• F-105 Thunderchief (First flight in 1955)
    The F-105 was originally designed to be a nuclear-capable Mach 2 strike aircraft. Its most likely opponent at the time was the Soviet Union. When the possibility of the F-105 carrying nukes into combat was diminished due to ICBM development, it was to be later re-purposed in the Vietnam War as a conventional strike fighter- obviously to not-so-good effect. A quote from Wikipedia:  “The Mach 2 capable F-105 conducted the majority of strike bombing missions during the early years of the Vietnam War; it was the only U.S. aircraft to have been removed from combat due to high loss rates.” Perhaps that’s why it was given the nickname ‘The Thud’
  • F-106 Delta Dart (First flight in 1956) 
    Designed as an all weather interceptor, it saw service until the 1980’s when the remaining examples ended their careers ingloriously as target drones for practice. Most of its duty was spent on the front lines of the cold war in Alaska, West Germany, and South Korea awaiting the bombers that never came.

The Mikoyan-Gurevich Design Bureau (Soviet Union)

Founded by Russians Artem Mikoyan and Mikhail Gurevich in 1939, the bureau assigned the prefix “MiG” to all aircraft that they produced. This began with the MiG-1 in 1940. The MiG-15 (first flight 1947) is the first prominent jet of the family, with successive designs such as the MiG-17 (first flight 1950), MiG-19 (first flight 1952), and later MiG-21 (first flight 1956).

The MiG-21 (NATO name: ‘Fishbed,’) still actively serves in a number of airforces around the world today.


Helicopters

Although helicopters had been produced since WWII, the implementation of them in any numbers to be effective in the field did not come until the 1950’s. The US certainly used them to great effect in the Korean Conflict for evacuating wounded, search and rescue missions, and inserting small forces in difficult terrain. Lessons learned in Korea would help to shape US strategic thinking in the Vietnam War, and beyond.


A Would-be Heyday for Bombers

From the B-29 late in WWII, the scale and power of aircraft expanded in both size and capability, like with the B-36 Peacemaker  (first flight 1946).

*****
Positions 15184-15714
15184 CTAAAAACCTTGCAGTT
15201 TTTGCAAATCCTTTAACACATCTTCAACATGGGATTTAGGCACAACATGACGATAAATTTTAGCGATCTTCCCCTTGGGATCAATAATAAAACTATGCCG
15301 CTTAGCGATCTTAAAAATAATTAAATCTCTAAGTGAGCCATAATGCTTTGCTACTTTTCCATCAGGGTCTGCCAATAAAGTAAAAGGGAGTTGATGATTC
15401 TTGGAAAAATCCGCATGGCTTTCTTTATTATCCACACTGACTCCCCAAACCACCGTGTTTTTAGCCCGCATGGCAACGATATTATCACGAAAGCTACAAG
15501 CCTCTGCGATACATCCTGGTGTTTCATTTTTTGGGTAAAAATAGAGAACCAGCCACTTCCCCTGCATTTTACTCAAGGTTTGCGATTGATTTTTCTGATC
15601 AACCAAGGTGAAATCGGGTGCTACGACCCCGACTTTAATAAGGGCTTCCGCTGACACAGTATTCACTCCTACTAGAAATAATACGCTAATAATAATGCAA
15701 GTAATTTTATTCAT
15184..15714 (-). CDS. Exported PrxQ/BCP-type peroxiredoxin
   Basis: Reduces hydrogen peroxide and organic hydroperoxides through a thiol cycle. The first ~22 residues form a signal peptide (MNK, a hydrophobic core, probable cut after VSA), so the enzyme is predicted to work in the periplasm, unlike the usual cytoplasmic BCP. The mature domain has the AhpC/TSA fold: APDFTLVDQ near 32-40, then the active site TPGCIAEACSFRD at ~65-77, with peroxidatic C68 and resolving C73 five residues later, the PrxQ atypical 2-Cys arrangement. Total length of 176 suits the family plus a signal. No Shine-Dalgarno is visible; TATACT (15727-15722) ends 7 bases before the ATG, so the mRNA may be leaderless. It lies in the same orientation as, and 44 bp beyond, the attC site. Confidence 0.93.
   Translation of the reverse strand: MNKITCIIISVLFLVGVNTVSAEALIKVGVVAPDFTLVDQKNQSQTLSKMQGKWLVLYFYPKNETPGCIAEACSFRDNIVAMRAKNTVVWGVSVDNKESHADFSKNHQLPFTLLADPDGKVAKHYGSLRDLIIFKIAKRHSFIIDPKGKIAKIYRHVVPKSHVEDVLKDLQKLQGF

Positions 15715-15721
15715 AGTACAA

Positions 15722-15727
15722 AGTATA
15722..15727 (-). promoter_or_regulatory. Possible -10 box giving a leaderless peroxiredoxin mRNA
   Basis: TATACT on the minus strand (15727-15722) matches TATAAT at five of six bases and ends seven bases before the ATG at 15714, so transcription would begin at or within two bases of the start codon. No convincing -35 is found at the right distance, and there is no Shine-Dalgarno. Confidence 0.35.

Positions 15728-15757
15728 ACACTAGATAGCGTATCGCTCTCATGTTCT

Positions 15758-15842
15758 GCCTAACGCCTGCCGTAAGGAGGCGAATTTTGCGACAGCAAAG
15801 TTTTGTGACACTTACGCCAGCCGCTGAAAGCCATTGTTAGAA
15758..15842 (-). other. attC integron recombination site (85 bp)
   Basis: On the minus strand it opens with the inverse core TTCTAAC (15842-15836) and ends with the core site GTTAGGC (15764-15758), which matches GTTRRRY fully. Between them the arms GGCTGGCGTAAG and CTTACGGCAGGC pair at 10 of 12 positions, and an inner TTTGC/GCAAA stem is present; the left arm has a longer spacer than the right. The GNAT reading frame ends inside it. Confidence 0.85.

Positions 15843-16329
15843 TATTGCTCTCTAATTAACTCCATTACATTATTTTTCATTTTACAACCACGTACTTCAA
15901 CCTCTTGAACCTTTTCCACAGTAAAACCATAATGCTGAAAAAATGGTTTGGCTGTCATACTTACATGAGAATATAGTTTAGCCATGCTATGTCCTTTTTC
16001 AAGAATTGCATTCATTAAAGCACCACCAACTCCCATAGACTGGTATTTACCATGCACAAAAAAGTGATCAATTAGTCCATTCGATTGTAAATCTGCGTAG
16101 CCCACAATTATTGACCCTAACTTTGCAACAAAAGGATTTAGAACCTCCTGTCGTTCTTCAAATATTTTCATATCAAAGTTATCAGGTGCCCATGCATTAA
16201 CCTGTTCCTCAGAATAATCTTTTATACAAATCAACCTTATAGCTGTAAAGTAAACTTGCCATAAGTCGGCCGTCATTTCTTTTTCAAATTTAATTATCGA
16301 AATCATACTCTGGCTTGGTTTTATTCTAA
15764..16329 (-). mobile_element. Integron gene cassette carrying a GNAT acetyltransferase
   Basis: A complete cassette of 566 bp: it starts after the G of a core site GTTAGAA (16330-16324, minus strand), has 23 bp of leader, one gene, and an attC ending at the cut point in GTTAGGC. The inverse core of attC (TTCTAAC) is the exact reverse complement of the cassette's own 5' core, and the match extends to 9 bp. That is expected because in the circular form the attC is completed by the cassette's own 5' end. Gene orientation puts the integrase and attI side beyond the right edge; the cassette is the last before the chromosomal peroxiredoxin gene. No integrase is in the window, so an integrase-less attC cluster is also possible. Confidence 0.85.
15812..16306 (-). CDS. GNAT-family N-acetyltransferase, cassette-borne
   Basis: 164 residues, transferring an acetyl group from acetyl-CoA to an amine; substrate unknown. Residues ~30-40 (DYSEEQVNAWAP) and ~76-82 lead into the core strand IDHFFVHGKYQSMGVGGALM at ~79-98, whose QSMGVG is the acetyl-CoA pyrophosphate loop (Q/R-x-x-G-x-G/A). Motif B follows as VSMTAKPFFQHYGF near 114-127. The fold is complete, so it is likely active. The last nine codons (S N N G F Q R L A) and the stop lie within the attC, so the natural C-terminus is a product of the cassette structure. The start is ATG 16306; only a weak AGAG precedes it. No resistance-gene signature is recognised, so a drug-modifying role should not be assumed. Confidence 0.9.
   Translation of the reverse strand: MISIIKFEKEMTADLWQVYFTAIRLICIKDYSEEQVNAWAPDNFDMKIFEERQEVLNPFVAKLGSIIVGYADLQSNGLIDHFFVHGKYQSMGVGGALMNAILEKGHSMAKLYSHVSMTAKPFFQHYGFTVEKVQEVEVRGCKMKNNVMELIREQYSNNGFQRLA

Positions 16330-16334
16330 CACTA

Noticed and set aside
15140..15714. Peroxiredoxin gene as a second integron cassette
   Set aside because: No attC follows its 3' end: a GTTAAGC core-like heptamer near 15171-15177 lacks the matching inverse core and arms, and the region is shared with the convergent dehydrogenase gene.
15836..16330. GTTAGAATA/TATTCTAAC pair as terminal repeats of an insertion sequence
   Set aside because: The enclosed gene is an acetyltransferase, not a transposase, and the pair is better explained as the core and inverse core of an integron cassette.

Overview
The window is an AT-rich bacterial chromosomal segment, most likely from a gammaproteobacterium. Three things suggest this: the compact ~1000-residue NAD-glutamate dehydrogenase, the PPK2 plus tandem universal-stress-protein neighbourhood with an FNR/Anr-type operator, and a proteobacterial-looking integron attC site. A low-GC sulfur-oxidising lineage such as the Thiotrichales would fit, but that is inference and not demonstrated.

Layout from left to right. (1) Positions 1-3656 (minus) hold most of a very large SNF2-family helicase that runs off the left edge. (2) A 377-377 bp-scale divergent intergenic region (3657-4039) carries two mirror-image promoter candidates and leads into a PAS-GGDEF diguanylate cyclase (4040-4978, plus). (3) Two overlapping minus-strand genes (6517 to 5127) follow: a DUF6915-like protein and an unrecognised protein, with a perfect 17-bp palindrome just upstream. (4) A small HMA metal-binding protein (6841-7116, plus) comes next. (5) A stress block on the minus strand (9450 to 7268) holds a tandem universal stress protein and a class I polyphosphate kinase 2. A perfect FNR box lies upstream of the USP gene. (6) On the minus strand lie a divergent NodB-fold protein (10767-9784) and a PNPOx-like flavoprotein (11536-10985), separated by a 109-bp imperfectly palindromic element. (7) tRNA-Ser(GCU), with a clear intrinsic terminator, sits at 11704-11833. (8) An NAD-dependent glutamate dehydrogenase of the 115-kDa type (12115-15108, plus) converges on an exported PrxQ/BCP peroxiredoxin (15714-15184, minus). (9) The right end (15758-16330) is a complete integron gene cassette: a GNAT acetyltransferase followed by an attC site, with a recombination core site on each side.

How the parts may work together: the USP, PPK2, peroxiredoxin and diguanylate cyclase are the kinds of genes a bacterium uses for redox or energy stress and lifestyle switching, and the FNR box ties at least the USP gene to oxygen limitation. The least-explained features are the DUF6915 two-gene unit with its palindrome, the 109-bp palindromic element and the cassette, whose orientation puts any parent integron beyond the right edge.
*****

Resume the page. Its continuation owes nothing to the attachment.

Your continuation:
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B-29 Stratofortress (left,) compared to the B-36 peacemaker (right)

Of those designs still around to this day, the Soviet’s TU-95 Bear bomber (first flight 1952) and the US B-52 Stratofortress (first flight also in 1952) continue to log flight hours with updated avionics and weapons.

The days of massed bombers carrying nuclear warheads were eclipsed with the advent of Ballistic Missiles. It is a lot harder to knock a missile out of the air than a big bomber, and actually more probable with surface to air missile technology advancing by leaps and bounds in the 1950’s.

Typically if aircraft could not be repurposed (like the TU-95 or the B-52) for conventional bombing, their days were numbered.


Advances in Missilery

All manner of missiles saw breathtaking advances in the 1950’s. Missiles we have today can trace their technological legacy back to these heady days.

  • Air to Air
    The US started deploying their AIM-9 Sidewinder Heat Seeking Missile in 1956. The Sidewinder was engineered so as to be easily modified for upgrades. Later versions would introduce radar-seeking warheads. The Soviets happened to get a hold of one during an unsuccessful air to air conflict, and produced their own version named the ‘K-13.’ Later versions of both missiles are still in service today.
  • Ground to Air